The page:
The standard reference for these two venerable Unix utilities is sed & awk , by Dale Dougherty and Arnold Robbins (O'Reilly;

To use cut to print only one field from a file:

  • awk '{print $7}'


    This produces the same output that cut produced in Figure 4.14. The output should look the same as the example using cut from the previous section in this chapter; likewise,

     awk '{print }' /var/log/httpd/  access_log  sort  uniq -c  sort -nr 

    gives us the same output as shown for cut in Figure 4.15.


  • You can print more than one field:

     awk '{print ,}'  /var/log/httpd/access_log 

    The output should be the same as in Figure 4.16.

  • You can vary the field separator in awk with the -F option (for field ). This allows you to specify a different field separator than the default (whitespace). If you use a separator of " , then awk will break the line into fields wherever a " appears. For example, in

     awk -F\" '{print }'  /var/log/httpd/access_log 

    the \ is required before the " to remove its special meaning to the shell.

To compare how cut and awk process whitespace:

ls -sk /usr/bin less

This shows the sizes (in kilobytes) of all the files in /usr/bin refer to Figure 4.18 . Notice how the lines actually begin with two or more space characters.

Figure 4.18. Comparing how awk and cut deal with whitespace.
 localhost:~ vanilla$  ls -sk /usr/bin  less  104 a2p           156 acid            16 aclocal            16 aclocal-1.6            60 addftinfo           164 afmtodit . . . (output abbreviated for space) . . . localhost:~ vanilla$  ls -sk /usr/bin  awk '{print }'  104 156  16  16  60 164 . . . (output abbreviated) localhost:~ vanilla$  ls sk /usr/bin  cut d " " f 1  (many blank lines) localhost:~ vanilla$ 

The output of ls is piped through the less command. See "Viewing the Contents of Text Files" in Chapter 5, "Using Files and Directories." You can proceed to the next screenful of output by pressing , or return to the shell prompt by pressing .

ls -sk /usr/bin awk '{print $1}'

This pipes the output of the ls command through awk , printing only the first field, which in this case consists of the sizes (in kilobytes) of the files in /usr/bin .

ls -sk /usr/bin cut -d " " -f 1

This pipes the output from ls tHRough cut , with the delimiter set to a single space character. The result is that we get no numbers at all in the output, because all the lines from ls begin with a space, and so cut considers the first field to be emptythere is nothing before the first occurrence of the delimiter on each line. Figure 4.18 shows the results of all three command lines above.


sed is a stream editor that is, a tool for editing streams of data, whether in a file or the output of some other command.

Create a file called sedtest , using the text in Figure 4.19 . You can use sed to make it rhyme by changing all the occurrences of love to amore .

Figure 4.19. A sample data file. But it doesn't rhyme very well.
 There's just no better foray then the one they call love. When the moon hits your eye, like a big pizza pie, that's love. When an eel grabs your hand, and won't let go, that's love. 

To convert all occurrences of love to amore :

  • sed "/love/s//amore//" sedtest

    produces output as shown in Figure 4.20 .

    Figure 4.20. Using sed to make the data rhyme. (Given the prevalence of puns in Unix, it seems only natural that we should add a few.)
     localhost:~ vanilla$  sed "/love/s//amore/" sedtest  There's just no better foray then the one they call amore. When the moon hits your eye, like a big pizza pie, that's amore. When an eel grabs your hand, and won't let go, that's amore. localhost:~ vanilla$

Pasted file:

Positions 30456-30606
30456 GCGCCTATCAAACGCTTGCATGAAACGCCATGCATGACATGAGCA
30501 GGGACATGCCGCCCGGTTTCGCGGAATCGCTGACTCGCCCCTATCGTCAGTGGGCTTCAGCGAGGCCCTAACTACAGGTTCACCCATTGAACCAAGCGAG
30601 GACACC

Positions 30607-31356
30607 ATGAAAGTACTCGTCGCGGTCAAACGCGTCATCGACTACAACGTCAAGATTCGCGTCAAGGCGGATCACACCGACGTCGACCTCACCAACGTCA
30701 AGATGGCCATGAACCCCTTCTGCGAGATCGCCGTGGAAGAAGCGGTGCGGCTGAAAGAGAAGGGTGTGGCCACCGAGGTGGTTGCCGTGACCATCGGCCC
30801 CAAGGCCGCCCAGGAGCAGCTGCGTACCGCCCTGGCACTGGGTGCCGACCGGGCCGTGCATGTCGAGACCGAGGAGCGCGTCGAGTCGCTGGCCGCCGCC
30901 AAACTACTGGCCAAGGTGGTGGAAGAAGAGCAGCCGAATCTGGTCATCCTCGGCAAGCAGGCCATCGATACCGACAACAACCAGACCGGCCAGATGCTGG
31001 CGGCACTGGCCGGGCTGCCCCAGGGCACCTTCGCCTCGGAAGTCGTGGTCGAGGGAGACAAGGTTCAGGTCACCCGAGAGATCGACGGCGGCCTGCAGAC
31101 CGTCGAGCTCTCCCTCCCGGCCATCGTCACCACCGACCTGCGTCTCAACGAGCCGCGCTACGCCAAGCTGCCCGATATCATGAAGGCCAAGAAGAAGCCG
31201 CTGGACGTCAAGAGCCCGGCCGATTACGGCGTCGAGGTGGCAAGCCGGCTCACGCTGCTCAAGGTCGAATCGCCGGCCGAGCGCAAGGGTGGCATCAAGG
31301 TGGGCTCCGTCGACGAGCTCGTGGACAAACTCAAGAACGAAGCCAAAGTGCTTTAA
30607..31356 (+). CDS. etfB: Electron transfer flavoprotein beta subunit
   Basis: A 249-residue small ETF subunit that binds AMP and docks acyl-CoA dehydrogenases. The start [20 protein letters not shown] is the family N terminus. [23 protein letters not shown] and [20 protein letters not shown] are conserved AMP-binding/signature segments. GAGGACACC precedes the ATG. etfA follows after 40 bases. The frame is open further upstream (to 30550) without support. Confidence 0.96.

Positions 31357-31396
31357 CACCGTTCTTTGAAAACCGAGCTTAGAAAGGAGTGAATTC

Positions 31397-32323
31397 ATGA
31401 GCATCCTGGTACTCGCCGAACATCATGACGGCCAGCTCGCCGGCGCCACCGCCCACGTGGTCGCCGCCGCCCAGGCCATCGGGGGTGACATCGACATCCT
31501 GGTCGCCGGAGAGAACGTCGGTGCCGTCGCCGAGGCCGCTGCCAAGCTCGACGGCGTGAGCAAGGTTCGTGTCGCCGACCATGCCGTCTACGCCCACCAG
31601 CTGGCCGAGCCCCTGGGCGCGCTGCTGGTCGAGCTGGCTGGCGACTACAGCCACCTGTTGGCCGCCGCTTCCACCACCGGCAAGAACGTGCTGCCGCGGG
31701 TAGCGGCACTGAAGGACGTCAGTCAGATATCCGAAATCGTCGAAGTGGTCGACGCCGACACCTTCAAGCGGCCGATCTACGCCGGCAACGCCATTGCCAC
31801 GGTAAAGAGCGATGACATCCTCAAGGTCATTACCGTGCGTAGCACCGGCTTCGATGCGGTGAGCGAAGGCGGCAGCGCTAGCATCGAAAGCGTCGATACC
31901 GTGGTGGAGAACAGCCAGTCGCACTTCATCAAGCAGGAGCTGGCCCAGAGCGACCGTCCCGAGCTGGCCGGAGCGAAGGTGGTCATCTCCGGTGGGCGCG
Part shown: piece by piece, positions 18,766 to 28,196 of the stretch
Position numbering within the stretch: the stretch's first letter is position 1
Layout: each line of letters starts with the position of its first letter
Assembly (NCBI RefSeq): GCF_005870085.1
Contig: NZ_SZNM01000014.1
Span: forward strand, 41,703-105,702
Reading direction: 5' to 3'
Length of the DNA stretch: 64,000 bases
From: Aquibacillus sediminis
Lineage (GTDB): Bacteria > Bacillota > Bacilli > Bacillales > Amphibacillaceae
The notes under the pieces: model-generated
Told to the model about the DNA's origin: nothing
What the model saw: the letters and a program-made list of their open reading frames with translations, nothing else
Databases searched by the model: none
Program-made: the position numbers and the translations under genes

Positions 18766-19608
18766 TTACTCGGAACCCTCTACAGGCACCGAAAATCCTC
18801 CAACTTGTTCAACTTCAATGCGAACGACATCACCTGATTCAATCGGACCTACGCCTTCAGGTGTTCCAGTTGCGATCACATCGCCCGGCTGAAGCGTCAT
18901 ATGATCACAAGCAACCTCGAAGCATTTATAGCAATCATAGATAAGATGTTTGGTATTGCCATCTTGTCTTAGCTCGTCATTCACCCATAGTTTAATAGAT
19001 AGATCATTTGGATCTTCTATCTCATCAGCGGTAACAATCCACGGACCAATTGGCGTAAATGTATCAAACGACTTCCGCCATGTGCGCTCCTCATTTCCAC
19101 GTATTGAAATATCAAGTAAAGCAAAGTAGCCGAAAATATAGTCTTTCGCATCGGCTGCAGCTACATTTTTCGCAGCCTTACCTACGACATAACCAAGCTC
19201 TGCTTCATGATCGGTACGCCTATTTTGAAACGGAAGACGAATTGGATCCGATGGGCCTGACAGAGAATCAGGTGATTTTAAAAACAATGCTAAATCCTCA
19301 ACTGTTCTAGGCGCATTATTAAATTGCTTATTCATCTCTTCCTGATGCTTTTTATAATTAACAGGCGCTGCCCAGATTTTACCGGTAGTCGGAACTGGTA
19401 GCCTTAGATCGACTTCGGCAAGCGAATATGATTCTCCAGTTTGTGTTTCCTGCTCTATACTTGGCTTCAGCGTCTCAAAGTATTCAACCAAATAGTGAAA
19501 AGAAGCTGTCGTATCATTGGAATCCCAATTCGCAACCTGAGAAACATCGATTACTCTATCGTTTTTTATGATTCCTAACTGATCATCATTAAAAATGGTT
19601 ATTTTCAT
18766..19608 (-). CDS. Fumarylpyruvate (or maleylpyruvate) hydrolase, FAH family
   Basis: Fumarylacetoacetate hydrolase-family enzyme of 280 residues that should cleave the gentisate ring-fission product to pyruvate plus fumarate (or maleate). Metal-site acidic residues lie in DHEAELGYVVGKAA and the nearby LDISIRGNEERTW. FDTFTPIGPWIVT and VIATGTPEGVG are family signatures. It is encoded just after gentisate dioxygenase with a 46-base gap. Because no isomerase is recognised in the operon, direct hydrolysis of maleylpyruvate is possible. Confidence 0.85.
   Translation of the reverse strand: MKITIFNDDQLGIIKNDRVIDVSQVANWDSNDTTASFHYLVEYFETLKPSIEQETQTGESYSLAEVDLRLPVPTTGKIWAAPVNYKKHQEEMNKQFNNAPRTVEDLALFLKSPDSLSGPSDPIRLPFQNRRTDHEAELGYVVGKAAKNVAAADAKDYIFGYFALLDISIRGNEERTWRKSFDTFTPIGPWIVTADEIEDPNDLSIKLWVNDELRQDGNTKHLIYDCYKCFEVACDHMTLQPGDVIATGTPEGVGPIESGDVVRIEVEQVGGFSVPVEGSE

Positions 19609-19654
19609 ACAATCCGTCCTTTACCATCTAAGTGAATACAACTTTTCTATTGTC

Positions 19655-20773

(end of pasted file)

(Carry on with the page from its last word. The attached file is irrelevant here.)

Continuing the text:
• If you are using sed to change a file and then redirect its output to a new file, check the new file to make sure it's correct, and then replace the old file with the new file.


The textutil command appears only in Mac OS X/Darwin and allows you to easily convert files from one format to another. Introduced in Mac OS X 10.4, textutil can convert to and from plain text, RTF, RTFD, HTML, Microsoft Word, Microsoft Word XML (wordml), and webarchive.

One especially cool textutil feature is that it creates HTML files converted from Word documents that are remarkably "clean" and meet strict HTML 4.01 specifications, way better than HTML created by Word's Save As feature. Another great thing about textutil is that you can create Microsoft Word documents from other formats without having Word installed on your machine. (Note that the Mac OS X application TextEdit can read Word files.) However, textutil is not perfect. If you convert from format X to Y to Z and back to X, the final result will be pretty close to the original, but not exactly the same.

To convert a file format using textutil:

  • textutil -convert format oldfile

    Where format is one of txt , html , rtf , rtfd , doc , wordml , or webarchive . The command produces a new file whose name is based on the new formatfor example, file.htmlif converted to HTML. The new file is placed in the same directory as the old file (which may be overridden with the -output option). The old file must be in one of the above formats. Here's an example of converting a file to Microsoft Word format:

    textutil -convert doc resume.html

    That creates a file called resume.doc in your current directory (notice how the .doc extension was added).


  • As always, read the man page for the full list of available options, such as combining multiple files into a single converted file using the -cat ( concatenate ) option in place of the -convert option. You can also specify the output filename or extension with other options. For example,

     textutil -cat html -output all.html  *.doc 

    would create a file called all.html containing the content from the .doc files in the current directory.

  • Some options only work if the command is run from a shell that has access to the Aqua user interface (technically to a program called Window Server). Basically, that means the command is run from a shell inside the Terminal application, rather than a shell that you logged in to using ssh or telnet (as described in Chapter 10," Connecting over the Internet").

  • The Mac OS X Spotlight system and the mdfind command (described later in this chapter) search metadata that can be set or viewed with textutil .